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Frequently Asked Questions

What are the different cases to consider when determining the initial basis of a shareholder's S corp stock?

Determining the initial basis of a shareholder's S corp stock involves considering several different cases. The first case, as outlined under Section 358, is when a shareholder obtains shares through the creation of the business.
In this scenario, the shareholder's basis in shares is relative to the cash invested, including the adjusted tax basis of property contributions.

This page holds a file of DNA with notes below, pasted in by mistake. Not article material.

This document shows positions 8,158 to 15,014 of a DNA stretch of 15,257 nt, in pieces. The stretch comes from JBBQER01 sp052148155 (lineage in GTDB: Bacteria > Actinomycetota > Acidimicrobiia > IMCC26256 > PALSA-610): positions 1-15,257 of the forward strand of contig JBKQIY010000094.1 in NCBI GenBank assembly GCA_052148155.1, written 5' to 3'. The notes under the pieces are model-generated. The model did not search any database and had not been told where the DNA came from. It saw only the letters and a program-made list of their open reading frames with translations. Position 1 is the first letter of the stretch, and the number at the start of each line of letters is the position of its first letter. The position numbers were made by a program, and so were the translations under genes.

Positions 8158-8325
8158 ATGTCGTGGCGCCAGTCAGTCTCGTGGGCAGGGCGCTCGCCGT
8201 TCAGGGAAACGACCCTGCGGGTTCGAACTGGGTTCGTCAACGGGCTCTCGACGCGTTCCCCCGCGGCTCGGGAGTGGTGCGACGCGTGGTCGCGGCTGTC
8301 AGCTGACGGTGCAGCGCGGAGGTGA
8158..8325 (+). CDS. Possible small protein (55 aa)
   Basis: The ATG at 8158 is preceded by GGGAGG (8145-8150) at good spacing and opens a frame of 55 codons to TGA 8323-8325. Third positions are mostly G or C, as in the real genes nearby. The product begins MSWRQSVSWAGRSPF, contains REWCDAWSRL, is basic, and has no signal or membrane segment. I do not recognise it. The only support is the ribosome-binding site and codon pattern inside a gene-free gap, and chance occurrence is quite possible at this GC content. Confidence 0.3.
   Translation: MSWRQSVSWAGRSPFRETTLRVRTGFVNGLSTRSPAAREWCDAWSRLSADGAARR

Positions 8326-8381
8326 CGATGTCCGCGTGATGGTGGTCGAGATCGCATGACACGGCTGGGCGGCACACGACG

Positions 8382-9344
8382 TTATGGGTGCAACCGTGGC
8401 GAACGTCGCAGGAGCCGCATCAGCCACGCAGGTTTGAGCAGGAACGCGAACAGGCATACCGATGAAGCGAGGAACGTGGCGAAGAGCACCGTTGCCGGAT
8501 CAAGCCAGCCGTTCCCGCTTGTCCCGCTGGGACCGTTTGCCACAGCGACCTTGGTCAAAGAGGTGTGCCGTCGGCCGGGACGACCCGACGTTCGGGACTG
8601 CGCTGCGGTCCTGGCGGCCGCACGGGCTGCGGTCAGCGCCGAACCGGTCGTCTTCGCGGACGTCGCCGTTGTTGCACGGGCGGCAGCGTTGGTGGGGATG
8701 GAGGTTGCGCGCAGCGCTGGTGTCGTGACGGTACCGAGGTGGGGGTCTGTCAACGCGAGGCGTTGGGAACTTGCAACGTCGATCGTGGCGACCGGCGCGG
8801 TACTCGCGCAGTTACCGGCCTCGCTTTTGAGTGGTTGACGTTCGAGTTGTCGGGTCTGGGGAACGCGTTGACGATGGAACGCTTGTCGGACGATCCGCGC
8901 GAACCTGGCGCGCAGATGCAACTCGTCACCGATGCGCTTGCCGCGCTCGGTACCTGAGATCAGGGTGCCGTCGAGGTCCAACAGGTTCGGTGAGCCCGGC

The second case to consider is when a shareholder acquires stock through purchase. According to Section 1012, the initial basis in this situation will be the cost of the stock.
The third case is when a shareholder retains stock in a C corp that later converts into an S corp. In this instance, the initial basis of the shareholder’s S corp stock is the basis in the C corp at the time of conversion.
It's important to note that the shareholder, not the business, must keep records of the stock basis. This is crucial for determining losses and gains on the selling of the stock, assessing the loss amount a shareholder may use, and determining a distribution’s taxability received from the business to the shareholder.
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